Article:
The majority of people who suffer from back pain have never stepped into a Pilates studio, let alone know the benefits of it. But as devotees of this exercise know, Pilates is much more than stretching the body. It can go a long way to treating and even preventing back pain.
Back pain is on the increase, and a recent study has found that lower back pain causes more disability than any other condition, affecting nearly 1 in 10 people.
Consultant neurosurgeon Mr Bhupal Chitnavis at London Bridge Hospital says:
“It appears back pain is on the increase, partly through increase in the numbers of older people, partly from obesity, partly from our increasingly sedentary lives and potentially from doing the wrong exercises and sport injury.”
So how can Pilates help?
Pilates promotes a strong and flexible spine
Pilates can strengthen and train the small and large muscles attached to the spine. These muscles are important for coordinating movements.
Lynne Robinson, Pilates Guru and co-founder of Body Control Pilates says that this strength of the spine must be balanced with flexibility.
“The goal of Pilates is to make the spine both stable and mobile. We teach clients how to move their spine sequentially with control. This entails re-educating movement patterns and working on the deep back and abdominal muscles which support the spine.”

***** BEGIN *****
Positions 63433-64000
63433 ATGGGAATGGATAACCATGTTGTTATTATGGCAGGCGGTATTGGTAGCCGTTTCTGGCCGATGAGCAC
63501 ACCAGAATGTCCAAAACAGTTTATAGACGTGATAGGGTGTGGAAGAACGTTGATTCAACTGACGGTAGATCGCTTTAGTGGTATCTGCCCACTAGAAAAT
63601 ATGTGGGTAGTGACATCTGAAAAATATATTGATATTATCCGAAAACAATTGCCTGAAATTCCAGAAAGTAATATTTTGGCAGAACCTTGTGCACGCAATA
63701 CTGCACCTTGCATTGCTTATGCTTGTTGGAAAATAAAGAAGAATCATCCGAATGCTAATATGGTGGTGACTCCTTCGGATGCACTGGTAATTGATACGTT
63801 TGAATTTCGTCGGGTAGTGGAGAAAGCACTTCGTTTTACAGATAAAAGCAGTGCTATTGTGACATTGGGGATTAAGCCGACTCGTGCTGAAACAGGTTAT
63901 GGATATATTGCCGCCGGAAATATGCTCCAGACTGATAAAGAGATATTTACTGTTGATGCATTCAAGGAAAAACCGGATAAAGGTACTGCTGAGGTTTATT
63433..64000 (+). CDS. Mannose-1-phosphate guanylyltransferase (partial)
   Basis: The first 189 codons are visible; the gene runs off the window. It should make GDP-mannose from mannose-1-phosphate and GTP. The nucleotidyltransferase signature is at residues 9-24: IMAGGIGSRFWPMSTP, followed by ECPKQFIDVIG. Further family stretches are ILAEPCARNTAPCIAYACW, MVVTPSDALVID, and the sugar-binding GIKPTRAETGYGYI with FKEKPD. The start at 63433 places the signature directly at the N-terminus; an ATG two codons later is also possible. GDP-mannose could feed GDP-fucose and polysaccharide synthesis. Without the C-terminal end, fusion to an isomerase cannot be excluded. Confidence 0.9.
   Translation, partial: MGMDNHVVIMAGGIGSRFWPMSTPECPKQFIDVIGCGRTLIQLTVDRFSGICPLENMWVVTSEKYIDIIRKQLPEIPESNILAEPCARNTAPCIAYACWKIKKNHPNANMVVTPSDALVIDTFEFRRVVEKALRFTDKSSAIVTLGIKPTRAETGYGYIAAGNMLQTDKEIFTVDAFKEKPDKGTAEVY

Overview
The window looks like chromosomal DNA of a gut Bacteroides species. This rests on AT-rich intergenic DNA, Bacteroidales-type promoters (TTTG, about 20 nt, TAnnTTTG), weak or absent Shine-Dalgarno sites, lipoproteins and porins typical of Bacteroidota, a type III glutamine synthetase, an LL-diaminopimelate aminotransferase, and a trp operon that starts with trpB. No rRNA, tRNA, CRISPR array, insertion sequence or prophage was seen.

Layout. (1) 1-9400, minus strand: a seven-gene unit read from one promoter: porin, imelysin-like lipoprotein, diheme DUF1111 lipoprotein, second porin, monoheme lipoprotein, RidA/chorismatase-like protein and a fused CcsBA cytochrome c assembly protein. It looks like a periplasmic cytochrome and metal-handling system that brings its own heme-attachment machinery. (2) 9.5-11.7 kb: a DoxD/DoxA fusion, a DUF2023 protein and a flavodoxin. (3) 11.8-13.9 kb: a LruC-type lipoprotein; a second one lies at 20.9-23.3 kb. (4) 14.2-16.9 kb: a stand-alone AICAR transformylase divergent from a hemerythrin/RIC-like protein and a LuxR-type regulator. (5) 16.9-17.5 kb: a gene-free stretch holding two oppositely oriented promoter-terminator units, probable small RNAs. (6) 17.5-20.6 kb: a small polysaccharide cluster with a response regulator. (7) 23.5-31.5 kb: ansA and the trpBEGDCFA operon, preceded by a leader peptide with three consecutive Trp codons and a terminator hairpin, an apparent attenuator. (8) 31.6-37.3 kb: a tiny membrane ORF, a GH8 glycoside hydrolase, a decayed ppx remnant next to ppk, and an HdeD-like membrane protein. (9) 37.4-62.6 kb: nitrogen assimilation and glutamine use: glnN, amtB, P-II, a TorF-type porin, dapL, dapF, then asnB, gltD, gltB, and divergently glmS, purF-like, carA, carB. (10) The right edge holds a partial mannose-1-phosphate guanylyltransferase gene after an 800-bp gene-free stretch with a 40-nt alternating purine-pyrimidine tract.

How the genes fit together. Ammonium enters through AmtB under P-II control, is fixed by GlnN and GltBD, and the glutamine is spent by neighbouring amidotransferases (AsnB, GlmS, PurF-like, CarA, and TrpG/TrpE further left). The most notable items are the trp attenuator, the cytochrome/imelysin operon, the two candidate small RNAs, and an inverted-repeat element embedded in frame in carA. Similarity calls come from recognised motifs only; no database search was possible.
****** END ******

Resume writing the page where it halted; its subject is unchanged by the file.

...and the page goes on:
She also says that Pilates is the perfect choice of exercise for anyone concerned with the health of their back because it puts you back in control of your body.
“A strong and flexible spine is high on our list of priorities. Joseph Pilates wrote that ‘If your spine is inflexibly stiff at 30, you are old, if it is completely flexible at 60, you are young.”
Pilates can improve your posture
If you don’t work to keep your body in it’s correct alignment, you can end up with back and neck problems later on. A good posture allows the optimum distribution of force through the body so the musculoskeletal system can function properly and protect against injury and deterioration. If the spine is not held straight, the internal organs are crowded, which can reduce their effectiveness.
Pilates can strengthen the body’s own muscular ‘corset’ that supports and protects the body during everyday movements. This corset of muscles around the torso often becomes weak after years of poor posture.
What to be aware of when doing Pilates with back pain
If you are going to try Pilates for back pain, Lynne recommends the following:
- Take your time to do the exercises properly and practice at home too.
- Take what you learn in class into your daily life and sit, stand and walk tall. Don’t slouch.
- Lift carefully. If you have to lift a heavy object stand square to it and bend from your hips and knees, keeping your back straight.
Staying to in bed relieve back pain is not a good solution other than in the very short term, advises Mr Bhupal. Most doctors now advise anyone with nonspecific chronic low back pain to stay active and keep moving. Lynne also advises
“Keep moving. Don’t be tempted to stay in bed, it is movement that will get your back strong again.”